Andreas Huber

Carola Dertnig

23 Mar - 05 May 2012

Again Audience
23 March - 5 May, 2012

From March 23 through May 5, Galerie Andreas Huber presents Carola Dertnig’s third solo exhibition. The title “Again Audience” is programmatic. A curtain made of paper strips separates the entrance from the gallery rooms. Visitors have to pass this in order to see the exhibition. Carola Dertnig installs precisely the object, which separates the audience from the stage, the spectators from the actors in theatres as brink that has to be transgressed. Beside the physical experience, Dertnig addresses the issue of the audience on a textual level, too. “Again Audience”, a poem written by the artist, which makes her range of associations accessible for the visitors, is copied on the curtain. This text is also part of the video “Some exercise in complex seeing is needed“. The artist’s voice accompanies the monotone movements of a person swimming against the tide. A state of “rehearsal” is noticeable, as the title proposes.

Behind the curtain is the stage: Dertnig assigns this traditional structure to the gallery, and shows a stage, or rather a speaker’s desk in the second room. For this, she draws on Alexander Rodchenko’s Workers’ Tribune. The workers’ tribune was part of his Workers’ Club, a common institution in the USSR in the 1920s. Workers’ clubs served as ideological agency for the political fight and distinction from bourgeois life forms. They were regarded as spaces for cultural leisure activities for workers, which based on education, participation, and an active debate with artistic, social, and political ideas. With Rodchenko’s designs, the Workers’ Club became known worldwide.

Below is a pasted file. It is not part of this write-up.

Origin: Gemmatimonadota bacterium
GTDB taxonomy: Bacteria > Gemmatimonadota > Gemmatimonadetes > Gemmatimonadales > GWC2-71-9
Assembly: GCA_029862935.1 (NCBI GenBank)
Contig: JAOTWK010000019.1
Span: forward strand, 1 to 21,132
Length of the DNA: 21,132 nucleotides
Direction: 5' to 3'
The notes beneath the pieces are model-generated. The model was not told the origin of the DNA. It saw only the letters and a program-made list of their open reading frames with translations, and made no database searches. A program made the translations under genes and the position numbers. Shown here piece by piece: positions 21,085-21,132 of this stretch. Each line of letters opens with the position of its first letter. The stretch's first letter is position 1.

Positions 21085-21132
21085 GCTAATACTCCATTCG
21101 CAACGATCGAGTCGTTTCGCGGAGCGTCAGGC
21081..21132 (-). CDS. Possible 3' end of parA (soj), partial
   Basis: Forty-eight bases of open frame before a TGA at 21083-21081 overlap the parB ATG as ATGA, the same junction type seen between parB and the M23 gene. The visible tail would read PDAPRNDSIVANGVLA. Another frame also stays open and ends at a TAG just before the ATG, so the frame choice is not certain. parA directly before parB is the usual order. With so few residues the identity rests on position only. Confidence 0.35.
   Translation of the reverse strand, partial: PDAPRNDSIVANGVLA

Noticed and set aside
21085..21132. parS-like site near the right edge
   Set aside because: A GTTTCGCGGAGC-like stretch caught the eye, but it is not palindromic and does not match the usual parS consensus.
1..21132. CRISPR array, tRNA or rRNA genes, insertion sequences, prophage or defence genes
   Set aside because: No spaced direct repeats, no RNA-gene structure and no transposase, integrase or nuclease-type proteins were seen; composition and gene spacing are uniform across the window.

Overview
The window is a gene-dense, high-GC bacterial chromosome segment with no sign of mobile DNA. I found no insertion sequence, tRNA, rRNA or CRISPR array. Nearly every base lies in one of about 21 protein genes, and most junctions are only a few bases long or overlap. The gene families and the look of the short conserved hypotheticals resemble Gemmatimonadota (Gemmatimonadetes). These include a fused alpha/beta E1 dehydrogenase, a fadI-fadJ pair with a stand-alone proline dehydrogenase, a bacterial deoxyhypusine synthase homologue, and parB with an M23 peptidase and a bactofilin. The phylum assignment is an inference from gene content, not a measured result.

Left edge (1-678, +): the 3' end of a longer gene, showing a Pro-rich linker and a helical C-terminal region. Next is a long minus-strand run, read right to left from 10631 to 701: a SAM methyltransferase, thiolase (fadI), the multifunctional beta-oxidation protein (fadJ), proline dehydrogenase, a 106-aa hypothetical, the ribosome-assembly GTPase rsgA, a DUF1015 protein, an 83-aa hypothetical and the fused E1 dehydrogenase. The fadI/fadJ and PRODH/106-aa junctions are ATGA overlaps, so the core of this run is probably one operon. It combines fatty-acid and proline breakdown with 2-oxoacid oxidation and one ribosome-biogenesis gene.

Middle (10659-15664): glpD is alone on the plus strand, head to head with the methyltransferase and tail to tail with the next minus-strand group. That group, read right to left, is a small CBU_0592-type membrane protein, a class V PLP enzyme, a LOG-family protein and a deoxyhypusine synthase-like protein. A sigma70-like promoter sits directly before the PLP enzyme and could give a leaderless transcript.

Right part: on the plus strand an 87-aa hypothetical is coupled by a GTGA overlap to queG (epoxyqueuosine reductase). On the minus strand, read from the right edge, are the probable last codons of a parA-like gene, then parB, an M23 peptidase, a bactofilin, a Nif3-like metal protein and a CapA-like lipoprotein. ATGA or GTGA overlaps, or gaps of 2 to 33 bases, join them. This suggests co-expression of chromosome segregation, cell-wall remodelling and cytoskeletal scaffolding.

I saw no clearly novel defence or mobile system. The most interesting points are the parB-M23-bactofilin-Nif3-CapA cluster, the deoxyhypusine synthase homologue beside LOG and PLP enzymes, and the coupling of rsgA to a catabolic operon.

Contrary to Rodchenko’s design, Dertnig’s speaker’s stage is a freestanding, mobile element for outdoor space, which can be folded up. Dertnig redesigned Rodchenko’s workers’ tribune for everyday use. The extendible size of the scissor fence determines the spatial presence of the performance. This piece is supplemented with photographs of a person installing the stage and who is just about to use it. This object’s “everyday use”, as proposed by the artist, means the transition of performative and political practices to daily routine.

The view from the stage reaches through the whole gallery space, on which rear wall one of five collages can be seen. This series deals with photographs of historically important performances. However, Dertnig selects the audience, and not the performers, as her motif, and posits these fragmented groups of people in a new, largely abstract, context. Thus, the collages are documents of an audience and performance history on the one hand; on the other, they create a space of its own, in which actions are made and conditions are redefined. Image details, which are used twice or threefold here, create a filmic effect. Dertnig introduces video, the medium that is so crucial for performance art, to the actually still image. It becomes clear that a refection on performance, performance history, and feminist practices are only completed when questioning the spaces, tools, and media of performance art at the same time – only with this can they develop new potentials.

Tags: Carola Dertnig, Alexander Rodchenko